Undrafted rookies who fight through training camp just to get a spot on the practice squad don’t often get a lot of media attention, but the one such undrafted rookie is on the cover of this week’s New York Times Magazine.
Pat Schiller, a linebacker who’s currently on the Falcons’ practice squad, is the subject of a lengthy profile largely because his uncle, Charles Siebert, is a contributing writer for the New York Times Magazine, but the way he’s spent his life since he was signed as an undrafted rookie out of Northern Illinois makes for a fascinating account of the life of a young man who’s desperate to show that he has the talent to play in the NFL. Schiller had a tough time of it early on, making the adjustment from being one of the best players on the field in most of his games at Northern Illinois, to one of the worst players on the field at the start of training camp.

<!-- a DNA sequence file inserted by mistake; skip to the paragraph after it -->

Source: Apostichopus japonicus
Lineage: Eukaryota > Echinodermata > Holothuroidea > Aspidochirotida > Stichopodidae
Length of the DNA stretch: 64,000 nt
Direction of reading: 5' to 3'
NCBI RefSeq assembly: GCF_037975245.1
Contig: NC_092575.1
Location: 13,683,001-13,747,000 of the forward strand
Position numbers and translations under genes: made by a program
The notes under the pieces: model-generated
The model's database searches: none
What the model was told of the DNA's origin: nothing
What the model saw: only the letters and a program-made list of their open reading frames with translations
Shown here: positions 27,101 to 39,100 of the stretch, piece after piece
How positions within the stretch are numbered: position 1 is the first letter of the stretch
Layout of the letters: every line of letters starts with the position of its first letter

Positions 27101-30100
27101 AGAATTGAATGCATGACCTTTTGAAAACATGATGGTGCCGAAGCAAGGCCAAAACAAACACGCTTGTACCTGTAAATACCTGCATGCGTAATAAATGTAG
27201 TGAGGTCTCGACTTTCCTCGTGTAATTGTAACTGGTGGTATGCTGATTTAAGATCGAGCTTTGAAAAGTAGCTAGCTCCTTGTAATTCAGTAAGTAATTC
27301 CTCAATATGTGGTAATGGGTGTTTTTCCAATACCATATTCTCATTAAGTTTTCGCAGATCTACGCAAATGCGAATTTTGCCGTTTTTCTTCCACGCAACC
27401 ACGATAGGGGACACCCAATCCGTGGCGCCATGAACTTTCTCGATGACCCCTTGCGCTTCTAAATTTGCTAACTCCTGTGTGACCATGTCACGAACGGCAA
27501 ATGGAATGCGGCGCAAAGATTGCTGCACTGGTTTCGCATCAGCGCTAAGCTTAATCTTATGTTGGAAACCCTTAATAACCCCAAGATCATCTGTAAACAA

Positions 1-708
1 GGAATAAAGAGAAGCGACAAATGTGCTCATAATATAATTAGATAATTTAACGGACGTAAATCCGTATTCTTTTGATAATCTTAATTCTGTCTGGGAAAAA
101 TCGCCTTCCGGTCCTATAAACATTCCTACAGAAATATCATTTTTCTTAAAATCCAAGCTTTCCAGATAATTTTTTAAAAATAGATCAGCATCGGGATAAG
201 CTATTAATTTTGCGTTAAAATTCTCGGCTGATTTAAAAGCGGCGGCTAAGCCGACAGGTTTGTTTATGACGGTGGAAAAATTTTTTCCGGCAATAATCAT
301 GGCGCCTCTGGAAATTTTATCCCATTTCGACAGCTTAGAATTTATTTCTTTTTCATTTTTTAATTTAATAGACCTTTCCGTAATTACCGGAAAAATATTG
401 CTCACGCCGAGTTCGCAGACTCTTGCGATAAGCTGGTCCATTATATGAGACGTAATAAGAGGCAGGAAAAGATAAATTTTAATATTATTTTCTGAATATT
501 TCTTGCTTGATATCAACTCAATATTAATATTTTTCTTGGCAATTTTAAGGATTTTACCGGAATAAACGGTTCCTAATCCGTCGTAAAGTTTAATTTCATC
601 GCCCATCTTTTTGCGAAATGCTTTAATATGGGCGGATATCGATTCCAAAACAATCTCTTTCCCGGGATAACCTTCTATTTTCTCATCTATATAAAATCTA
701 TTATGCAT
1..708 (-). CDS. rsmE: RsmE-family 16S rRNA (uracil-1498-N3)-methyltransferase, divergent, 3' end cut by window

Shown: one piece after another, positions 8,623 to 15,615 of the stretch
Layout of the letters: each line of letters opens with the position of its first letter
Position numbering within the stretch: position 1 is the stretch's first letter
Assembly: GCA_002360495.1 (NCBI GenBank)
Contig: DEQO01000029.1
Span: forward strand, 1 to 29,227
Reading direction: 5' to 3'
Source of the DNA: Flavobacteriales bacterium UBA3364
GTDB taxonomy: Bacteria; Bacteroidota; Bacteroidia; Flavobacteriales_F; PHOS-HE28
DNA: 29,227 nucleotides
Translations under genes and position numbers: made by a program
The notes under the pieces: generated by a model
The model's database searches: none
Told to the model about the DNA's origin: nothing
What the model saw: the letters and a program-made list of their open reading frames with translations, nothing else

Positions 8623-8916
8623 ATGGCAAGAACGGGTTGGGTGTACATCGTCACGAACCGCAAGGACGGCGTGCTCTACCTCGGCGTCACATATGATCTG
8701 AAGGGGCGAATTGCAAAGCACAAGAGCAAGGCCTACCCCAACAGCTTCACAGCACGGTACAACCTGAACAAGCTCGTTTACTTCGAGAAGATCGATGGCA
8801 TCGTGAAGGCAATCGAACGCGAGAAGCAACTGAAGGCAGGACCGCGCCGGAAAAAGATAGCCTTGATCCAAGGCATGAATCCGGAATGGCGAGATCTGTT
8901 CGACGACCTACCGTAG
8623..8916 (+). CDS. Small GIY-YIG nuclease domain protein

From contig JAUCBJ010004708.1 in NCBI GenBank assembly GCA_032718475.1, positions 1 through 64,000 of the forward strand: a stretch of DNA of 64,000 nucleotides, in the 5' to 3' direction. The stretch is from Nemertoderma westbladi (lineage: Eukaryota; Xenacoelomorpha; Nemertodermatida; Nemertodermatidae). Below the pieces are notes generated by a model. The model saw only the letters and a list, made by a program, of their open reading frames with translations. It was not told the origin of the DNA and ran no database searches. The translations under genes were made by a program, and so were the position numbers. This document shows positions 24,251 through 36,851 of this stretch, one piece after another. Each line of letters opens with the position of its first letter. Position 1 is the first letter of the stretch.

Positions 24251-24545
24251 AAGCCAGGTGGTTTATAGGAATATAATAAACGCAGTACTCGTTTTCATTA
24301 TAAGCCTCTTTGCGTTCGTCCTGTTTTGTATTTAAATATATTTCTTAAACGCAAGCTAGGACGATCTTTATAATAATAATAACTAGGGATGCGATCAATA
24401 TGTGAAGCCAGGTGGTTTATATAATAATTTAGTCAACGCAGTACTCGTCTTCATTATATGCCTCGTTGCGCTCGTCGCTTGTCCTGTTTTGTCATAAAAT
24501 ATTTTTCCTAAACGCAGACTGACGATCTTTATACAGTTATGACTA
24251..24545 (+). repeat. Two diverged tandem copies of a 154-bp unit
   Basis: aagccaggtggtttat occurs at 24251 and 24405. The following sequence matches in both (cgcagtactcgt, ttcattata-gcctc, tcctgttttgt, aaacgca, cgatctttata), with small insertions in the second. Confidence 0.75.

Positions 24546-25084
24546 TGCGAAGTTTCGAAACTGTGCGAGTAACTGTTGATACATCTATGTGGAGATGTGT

“I’m kind of nobody around here,” Schiller said early in training camp. “Let’s see . . . how do I put this? You go from being one of the top players in college. OK not one of the top. If I were that, I would have been drafted. But I would say one of the top three to four hundred players. And then you come to the NFL and, well, I’ve never felt so bad at a sport I know I’m good at.”
Schiller didn’t do well enough in the preseason to make the 53-man roster, but shortly after the Falcons cut him, they brought him back to their practice squad, where he remains. The profile of him is a good look at the kind of nameless, faceless NFL player we don’t usually hear about.